A quantification of the relationship between neuronal responses in the rat rostral ventromedial medulla and noxious stimulation-evoked withdrawal reflexes
Devonshire, Ian M. and Kwok, C.H.T. and Suvik, Assaw and Haywood, Adrian R. and Cooper, Andrew H. and Hathway, G.J. (2015) A quantification of the relationship between neuronal responses in the rat rostral ventromedial medulla and noxious stimulation-evoked withdrawal reflexes. European Journal of Neuroscience, 42 (1). pp. 1726-1737. ISSN 1460-9568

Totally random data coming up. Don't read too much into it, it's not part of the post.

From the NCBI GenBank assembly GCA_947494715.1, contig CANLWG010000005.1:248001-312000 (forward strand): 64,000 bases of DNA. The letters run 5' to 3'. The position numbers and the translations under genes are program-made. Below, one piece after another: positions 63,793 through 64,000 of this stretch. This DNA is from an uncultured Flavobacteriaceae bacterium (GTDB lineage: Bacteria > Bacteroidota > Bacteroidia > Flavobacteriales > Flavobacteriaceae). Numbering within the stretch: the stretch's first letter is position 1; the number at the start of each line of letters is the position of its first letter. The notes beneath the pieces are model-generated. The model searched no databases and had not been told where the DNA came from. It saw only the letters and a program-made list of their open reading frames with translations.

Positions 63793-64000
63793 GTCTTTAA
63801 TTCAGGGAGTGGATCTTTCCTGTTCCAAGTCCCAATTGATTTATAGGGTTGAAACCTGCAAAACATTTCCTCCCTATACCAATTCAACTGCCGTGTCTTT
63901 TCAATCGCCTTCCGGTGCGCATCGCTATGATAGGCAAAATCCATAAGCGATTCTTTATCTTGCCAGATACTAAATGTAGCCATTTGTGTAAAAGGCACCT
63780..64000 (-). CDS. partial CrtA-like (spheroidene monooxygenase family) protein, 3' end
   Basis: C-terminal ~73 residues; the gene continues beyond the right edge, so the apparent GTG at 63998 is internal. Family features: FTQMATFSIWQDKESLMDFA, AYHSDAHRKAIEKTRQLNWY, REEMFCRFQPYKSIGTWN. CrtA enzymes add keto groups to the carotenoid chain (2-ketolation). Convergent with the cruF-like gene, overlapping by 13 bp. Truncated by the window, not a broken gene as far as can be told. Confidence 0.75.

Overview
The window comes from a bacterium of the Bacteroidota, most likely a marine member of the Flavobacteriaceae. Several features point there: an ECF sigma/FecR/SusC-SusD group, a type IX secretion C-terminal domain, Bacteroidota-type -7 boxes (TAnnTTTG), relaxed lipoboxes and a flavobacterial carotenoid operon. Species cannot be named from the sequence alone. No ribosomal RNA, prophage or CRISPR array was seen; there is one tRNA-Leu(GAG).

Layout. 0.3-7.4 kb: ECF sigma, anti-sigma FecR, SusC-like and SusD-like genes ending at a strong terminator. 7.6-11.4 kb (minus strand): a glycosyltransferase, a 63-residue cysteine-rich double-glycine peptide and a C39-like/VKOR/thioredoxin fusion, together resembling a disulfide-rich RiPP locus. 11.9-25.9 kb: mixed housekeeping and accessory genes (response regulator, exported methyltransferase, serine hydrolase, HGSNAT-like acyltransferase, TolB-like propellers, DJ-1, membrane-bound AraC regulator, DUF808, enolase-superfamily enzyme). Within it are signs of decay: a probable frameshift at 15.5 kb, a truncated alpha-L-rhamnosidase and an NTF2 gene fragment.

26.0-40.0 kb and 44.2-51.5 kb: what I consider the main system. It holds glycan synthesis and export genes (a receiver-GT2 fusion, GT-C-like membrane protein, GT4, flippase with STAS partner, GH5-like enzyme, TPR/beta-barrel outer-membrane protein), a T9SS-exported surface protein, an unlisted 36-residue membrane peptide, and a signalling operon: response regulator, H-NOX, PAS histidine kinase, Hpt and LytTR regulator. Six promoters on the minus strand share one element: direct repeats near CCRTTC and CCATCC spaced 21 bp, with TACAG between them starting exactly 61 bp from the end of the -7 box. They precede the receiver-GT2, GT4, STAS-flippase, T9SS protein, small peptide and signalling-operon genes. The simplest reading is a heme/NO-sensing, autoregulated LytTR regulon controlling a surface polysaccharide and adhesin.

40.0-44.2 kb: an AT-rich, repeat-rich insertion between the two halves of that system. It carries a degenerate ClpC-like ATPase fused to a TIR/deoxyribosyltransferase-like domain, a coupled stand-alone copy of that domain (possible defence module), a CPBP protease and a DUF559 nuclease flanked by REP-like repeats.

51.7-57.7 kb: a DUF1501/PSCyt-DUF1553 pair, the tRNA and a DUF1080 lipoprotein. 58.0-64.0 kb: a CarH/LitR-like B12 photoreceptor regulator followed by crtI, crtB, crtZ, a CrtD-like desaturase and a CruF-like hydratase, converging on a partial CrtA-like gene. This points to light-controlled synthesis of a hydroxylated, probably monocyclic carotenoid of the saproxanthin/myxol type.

The rostral ventromedial medulla (RVM) regulates a range of involuntary behaviours but is most often associated with nociception via the action of pronociceptive ON cells and antinociceptive OFF cells. The phasic responses of ON and OFF cells determine whether or not incoming noxious signals provoke a withdrawal reflex, and previous studies have suggested that reflex RVM activity patterns actively shape motor output. Here we challenged the model by using juvenile rats, which are known to exhibit markedly different reflex responses compared with adults. By recording single-cell activity in the RVM and the electromyography responses of hindlimb flexor muscles to noxious thermal stimulation we found that the juvenile reflex had a shorter onset latency, was larger in amplitude and exhibited a decreased rise time compared with the adult reflex. The responses of ON and OFF cells faithfully tracked the shorter onset latency of the reflex by also responding earlier and, thus, still preceded the reflex. However, neither the reflex amplitude nor the ongoing response profile was predicted by the firing rate of RVM cells in either age group. Instead we found a close correspondence between RVM activity and the reflex only during the initiation of the response. Furthermore, the short rise time of the juvenile reflex was reflected in higher rates of change of both ON and OFF cell firing. Our data suggest that the RVM is associated only with the initiation of reflexes and does not shape ongoing muscle activity, which is more likely to be subserved by downstream spinal processes.
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